Unsweetened chocolate goes by many names, including baking chocolate, cooking chocolate and bitter chocolate. It's made from a pure mixture of only two ingredients: cacao beans and cocoa butter, referred to as the fat. This type of chocolate has a deeply intense taste. Most people wouldn’t eat unsweetened chocolate in its basic form, as it is essentially hardened chocolate liquor yet to be enhanced with sugar. It is the base for many confectionery recipes, and even non-dessert foodstuffs, due to its bitter flavor.
The Federal and Drug Administration (FDA) has strict standards regarding how chocolate producers name and list ingredients on chocolate packages. According to the FDA, products deemed to be unsweetened chocolate must contain at least 50 percent cocoa butter with the remaining ingredients made up of only cocoa solids from the finely ground cocoa nibs — the dry-roasted pieces of the bean. Although the FDA allows different fat-to-cacao ratios, it is usually sold with approximately 55 percent fat and 45 percent solids. Because sugar is not added, any form of such sweetener should not be found on the ingredient label.
Though unsweetened chocolate is fundamentally chocolate in its purest form, its taste varies widely. The location of each company's cacao bean distributor is what truly influences the flavor, though. While beans come from a variety of distributors in a plethora of regions — including the Ivory Coast, Malaysia, West Africa, Brazil and Indonesia, for example — each geographic area’s cacao trees produce a bean that tastes different from the rest. One bean might have hints of coffee while another has hints of citrus.
Unsweetened chocolate is often mistaken for bittersweet or dark chocolate. Bittersweet chocolate, however, is formed when sugar — and occasionally vanilla and extra fat — is added to an unsweetened selection. Chefs and amateur cooks may purchase the unsweetened forms for restaurants or home in order to make a dish as sweet as they like it.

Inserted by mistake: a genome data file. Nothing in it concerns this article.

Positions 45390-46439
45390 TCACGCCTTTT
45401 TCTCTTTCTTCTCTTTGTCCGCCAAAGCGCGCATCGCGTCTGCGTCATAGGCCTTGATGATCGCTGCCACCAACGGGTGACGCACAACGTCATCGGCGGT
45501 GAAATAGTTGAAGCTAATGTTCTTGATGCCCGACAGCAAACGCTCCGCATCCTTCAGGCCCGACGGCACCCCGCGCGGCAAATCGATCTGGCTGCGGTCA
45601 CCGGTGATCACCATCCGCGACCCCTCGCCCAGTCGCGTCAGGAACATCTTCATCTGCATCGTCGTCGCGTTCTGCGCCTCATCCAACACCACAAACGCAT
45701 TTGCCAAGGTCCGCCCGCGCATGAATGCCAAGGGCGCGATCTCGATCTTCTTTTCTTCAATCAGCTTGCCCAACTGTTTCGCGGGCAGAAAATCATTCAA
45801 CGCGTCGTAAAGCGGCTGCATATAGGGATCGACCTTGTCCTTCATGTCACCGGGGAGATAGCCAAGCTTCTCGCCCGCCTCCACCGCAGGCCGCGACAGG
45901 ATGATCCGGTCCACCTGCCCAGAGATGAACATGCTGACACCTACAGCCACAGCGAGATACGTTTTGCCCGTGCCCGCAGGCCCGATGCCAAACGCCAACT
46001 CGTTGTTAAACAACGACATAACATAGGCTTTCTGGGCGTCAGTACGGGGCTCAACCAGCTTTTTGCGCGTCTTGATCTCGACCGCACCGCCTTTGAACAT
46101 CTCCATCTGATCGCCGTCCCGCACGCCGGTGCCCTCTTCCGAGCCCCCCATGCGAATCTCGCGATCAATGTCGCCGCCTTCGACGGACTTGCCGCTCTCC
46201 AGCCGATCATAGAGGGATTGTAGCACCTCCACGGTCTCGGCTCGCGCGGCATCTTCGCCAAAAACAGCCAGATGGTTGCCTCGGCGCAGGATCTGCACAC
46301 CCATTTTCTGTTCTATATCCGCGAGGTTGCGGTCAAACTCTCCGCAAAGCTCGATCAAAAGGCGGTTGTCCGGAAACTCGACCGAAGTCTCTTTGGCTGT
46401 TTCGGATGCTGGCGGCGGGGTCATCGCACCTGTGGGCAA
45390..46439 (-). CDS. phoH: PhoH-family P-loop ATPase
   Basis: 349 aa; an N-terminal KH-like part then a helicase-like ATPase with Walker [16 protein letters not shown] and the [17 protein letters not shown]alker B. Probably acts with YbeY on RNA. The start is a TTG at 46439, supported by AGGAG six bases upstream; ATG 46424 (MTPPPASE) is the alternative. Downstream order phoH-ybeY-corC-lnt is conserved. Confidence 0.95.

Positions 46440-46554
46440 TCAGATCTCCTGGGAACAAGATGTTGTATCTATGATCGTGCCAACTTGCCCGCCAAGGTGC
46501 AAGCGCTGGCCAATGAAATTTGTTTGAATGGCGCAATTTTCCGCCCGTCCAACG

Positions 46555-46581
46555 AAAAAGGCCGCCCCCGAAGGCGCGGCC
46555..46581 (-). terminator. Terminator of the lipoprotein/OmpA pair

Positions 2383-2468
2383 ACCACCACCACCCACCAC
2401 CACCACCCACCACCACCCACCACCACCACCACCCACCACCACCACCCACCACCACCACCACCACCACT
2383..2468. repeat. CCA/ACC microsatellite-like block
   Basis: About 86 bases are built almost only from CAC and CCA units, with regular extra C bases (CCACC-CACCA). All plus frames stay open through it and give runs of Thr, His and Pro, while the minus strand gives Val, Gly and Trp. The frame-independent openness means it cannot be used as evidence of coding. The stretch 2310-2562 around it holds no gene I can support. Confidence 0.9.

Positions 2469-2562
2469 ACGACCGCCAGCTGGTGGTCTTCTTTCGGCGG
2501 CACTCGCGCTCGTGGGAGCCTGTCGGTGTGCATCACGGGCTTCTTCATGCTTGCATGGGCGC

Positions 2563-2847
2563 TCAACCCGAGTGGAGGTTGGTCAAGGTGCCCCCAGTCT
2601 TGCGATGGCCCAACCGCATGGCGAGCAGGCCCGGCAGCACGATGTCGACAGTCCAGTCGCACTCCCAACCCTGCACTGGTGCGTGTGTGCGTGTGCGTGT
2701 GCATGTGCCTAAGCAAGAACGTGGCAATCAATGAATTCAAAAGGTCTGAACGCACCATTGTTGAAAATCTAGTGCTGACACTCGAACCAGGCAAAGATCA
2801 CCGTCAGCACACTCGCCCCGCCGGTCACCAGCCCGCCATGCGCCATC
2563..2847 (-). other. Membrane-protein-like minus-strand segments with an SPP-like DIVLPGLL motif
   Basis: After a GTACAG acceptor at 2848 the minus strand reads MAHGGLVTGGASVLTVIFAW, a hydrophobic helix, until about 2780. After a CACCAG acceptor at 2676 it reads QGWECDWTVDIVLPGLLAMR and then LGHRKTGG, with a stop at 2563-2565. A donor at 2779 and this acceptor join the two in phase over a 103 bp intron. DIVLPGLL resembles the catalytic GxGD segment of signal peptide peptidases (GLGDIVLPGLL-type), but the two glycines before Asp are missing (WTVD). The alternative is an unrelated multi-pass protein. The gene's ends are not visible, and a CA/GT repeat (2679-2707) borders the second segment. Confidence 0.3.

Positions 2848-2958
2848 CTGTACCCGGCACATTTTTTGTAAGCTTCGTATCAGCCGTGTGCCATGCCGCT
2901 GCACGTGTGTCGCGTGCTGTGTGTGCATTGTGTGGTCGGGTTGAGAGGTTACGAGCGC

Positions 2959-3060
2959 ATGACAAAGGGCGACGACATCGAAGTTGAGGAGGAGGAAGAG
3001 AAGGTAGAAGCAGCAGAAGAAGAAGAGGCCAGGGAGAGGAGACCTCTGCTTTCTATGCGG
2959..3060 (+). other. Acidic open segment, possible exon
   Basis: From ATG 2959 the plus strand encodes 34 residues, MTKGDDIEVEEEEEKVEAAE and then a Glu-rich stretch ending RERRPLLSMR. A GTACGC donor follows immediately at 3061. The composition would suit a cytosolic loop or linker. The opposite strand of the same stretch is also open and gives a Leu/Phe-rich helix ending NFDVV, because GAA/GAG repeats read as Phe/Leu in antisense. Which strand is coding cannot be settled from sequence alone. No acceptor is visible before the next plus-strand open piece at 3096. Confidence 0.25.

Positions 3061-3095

Unsweetened sorts of chocolate may be made sweeter with the addition of white or brown sugar, honey, or artificial sweeteners. Usually sold in rectangular or square bar form, this chocolate liquor may also be found in chip, chunk, powder, or liquid varieties. The majority of big-name confectionery manufacturers carry at least one form of unsweetened chocolate.
Residents of European countries such as France and Germany are known to consume unadulterated unsweetened chocolate, despite its bitter tastes. With the 21st century boom of foodies in North America, however, Americans have also begun to eat and enjoy more natural foods as opposed to foods with sugary additives. New York City is one of the many hotspots where more and more people are starting to consume unsweetened chocolate on its own, particularly if it’s one of the more velvety varieties.